Ahead of Modi's visit to US, Trump administration announces $7.5 million for India's power grid
Together with their counterparts in India, the centre will conduct research and deploy new smart grid and energy storage technologies.
Washington: Ahead of Prime Minister Narendra Modi's visit to the US, the Trump administration said on Wednesday that it will spend $7.5 million to help advance India's power grid, as part of the two countries' commitments to ensuring access to affordable and reliable energy.
The Ministry of Science and Technology and industry will match the commitment of US' Department of Energy, bringing the total commitment to $30 million, officials in Washington said.
"This new consortium demonstrates the US and Indian commitments to ensuring access to affordable and reliable energy in both countries," Energy Secretary Rick Perry said.
"We know that continued grid innovation will promote economic growth and energy security in the United States and India," he said.
The initiative, part of America's commitment to fostering the reliable, resilient and secure delivery of electricity, was needed for the strong US national security, economic growth and global leadership, as well as furthering Department of Energy (DOE)'s collaboration with India under the US-India Partnership to Advance Clean Energy (PACE), officials said.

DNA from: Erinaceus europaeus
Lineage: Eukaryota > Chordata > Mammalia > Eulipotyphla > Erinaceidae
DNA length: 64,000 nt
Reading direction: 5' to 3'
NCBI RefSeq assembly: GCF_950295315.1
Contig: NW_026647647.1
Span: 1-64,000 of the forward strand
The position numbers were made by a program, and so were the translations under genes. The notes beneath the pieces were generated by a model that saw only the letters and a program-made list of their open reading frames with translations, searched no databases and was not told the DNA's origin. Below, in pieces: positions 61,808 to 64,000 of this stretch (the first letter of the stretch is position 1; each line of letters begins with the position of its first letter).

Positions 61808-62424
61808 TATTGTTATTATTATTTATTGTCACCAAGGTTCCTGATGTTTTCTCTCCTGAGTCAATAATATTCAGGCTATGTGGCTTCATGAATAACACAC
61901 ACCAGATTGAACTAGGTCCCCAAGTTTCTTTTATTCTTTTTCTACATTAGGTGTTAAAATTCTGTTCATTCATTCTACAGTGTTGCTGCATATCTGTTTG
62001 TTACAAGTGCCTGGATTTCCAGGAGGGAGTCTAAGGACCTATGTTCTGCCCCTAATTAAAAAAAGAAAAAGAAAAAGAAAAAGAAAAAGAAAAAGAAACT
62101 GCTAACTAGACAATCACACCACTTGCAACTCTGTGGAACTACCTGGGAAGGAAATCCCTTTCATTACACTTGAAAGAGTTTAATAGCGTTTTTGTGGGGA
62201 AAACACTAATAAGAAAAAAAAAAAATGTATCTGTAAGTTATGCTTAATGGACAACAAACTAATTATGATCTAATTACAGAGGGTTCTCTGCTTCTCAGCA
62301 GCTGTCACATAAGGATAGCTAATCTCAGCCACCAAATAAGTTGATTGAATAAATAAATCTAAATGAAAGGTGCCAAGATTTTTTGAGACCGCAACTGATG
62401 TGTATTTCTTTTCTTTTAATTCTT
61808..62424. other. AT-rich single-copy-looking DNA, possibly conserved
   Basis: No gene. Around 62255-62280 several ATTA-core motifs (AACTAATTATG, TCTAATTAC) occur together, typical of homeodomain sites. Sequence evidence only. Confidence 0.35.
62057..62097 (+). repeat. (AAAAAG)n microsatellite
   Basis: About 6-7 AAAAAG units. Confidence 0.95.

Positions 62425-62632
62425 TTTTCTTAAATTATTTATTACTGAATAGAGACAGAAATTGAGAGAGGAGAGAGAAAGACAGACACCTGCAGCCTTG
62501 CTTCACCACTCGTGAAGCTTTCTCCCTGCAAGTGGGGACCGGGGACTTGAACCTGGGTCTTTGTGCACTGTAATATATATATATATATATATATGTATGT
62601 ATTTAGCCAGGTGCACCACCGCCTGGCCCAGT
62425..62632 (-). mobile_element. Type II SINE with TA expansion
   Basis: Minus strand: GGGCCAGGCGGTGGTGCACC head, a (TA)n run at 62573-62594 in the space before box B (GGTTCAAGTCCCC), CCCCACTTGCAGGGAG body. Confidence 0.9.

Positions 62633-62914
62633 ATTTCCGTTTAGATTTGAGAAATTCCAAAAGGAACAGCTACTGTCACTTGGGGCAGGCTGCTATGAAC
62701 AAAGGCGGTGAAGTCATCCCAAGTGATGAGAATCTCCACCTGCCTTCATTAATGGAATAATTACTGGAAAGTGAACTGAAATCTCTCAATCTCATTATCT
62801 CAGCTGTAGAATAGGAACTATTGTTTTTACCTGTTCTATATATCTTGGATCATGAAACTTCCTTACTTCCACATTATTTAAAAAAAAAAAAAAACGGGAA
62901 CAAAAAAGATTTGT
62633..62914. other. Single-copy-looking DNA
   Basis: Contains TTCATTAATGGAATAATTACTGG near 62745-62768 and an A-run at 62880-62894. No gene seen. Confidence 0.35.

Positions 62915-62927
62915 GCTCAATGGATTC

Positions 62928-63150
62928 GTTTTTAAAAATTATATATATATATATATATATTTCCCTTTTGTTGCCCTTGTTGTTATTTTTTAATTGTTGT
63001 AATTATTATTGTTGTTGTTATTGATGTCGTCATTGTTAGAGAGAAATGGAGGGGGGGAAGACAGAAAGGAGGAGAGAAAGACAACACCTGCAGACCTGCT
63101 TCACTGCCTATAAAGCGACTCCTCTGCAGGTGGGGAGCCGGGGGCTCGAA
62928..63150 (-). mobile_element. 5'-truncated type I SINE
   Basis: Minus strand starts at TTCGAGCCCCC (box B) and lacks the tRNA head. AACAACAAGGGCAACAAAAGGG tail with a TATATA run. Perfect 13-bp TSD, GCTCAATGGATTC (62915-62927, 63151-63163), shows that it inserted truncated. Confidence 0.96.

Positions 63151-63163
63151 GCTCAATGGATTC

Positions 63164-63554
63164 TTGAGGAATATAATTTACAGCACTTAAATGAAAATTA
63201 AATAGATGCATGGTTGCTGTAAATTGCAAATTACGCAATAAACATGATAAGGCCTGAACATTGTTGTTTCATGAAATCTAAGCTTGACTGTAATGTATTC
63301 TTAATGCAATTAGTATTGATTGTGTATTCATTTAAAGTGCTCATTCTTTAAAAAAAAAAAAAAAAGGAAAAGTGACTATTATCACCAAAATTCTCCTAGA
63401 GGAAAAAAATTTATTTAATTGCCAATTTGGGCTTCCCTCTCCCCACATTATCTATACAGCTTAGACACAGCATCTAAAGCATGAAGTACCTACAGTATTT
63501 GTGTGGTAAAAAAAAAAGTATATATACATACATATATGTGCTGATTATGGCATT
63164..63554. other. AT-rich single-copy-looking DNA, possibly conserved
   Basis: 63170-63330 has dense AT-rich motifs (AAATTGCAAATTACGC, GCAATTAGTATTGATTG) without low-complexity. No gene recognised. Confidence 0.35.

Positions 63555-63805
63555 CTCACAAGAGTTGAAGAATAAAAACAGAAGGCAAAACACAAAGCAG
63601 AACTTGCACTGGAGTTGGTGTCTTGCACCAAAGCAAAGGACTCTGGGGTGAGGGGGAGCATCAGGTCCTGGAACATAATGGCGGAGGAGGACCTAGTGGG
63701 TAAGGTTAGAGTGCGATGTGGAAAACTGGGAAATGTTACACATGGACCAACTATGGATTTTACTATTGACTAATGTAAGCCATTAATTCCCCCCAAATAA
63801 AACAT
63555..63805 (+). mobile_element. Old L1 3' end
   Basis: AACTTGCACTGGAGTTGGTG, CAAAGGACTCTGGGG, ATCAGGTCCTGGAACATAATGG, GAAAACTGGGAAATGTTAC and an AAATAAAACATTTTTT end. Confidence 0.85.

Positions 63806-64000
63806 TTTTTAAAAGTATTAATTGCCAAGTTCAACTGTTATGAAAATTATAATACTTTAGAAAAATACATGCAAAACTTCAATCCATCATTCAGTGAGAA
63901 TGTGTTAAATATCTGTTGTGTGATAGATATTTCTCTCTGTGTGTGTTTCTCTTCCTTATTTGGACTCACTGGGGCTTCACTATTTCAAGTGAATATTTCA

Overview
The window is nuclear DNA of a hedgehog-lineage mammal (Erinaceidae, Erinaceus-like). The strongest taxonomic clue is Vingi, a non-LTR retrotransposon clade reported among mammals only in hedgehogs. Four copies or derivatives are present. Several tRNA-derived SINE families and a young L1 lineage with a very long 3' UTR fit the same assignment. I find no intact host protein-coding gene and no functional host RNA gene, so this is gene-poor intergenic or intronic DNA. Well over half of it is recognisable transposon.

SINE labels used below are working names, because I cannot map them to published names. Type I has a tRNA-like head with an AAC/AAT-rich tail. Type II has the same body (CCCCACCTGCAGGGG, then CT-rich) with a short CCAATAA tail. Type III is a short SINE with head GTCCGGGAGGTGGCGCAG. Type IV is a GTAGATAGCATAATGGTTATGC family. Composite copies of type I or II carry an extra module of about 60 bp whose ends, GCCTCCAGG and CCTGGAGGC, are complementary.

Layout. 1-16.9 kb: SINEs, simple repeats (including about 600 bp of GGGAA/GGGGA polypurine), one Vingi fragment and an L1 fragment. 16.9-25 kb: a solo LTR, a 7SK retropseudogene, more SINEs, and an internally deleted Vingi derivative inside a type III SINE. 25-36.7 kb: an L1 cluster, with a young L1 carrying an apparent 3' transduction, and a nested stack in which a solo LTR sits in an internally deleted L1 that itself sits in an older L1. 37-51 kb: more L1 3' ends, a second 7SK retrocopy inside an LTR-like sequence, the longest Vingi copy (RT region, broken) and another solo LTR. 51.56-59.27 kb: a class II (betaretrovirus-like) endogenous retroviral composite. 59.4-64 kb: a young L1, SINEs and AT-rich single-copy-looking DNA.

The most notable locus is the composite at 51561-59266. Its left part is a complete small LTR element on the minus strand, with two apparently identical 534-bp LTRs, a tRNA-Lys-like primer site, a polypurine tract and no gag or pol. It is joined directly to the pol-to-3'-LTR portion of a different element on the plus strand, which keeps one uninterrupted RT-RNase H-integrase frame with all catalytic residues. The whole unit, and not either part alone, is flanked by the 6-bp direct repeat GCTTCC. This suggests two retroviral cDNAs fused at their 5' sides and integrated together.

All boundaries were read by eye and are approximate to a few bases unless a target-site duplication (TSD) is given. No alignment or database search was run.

The US-India collaboration for smart distribution system with storage (UI-ASSIST) was selected as the new consortia for Smart Grid and Energy Storage under the US-India Joint Clean Energy Research and Development Center (JCERDC), the DOE said in a statement.
To help pave the way to a more advanced distribution grid that will allow greater use of distributed energy resources such as microgrids and energy storage, the new consortia will bring together experts from academia, DOE's national laboratories and industry, it said.
Together with their counterparts in India, the centre will conduct research and deploy new smart grid and energy storage technologies that will modernise the grids of both the nations to make them "smarter", while increasing resilience and reliability, the DOE said.
Through JCERDC, the US' world class installations and national laboratories will contribute their expertise and capabilities as India expands energy access to its remote areas, improves its grid reliability and resilience, and strengthens its energy security.
The US participants will gain insight from India's grid modernisation efforts – a potential export market for US equipment worth billions of dollars – and promote researcher access to India's grid operational experience, it said.
UI-ASSIST's US team, led by Washington State University, is comprised of MIT, Texas A&M University, University of Hawaii, Idaho National Laboratory, Lawrence Berkeley National Laboratory, Snohomish County (WA) Public Utility District, Avista, Burns and McDonnell, ETAP Operation Technology, ALSTOM Grid/GE Grid Solutions, Clean Energy Storage, ABB, Philadelphia Industrial Development Corporation, and the National Rural Electric Cooperative Association (NRECA).
The Indian team, led by the Indian Institute of Technology (IIT) Kanpur, includes partners from IIIT Delhi, IIT Madras, IIT Roorkee, IIT Bhubaneshwar and The Energy and Resources Institute (TERI) New Delhi.
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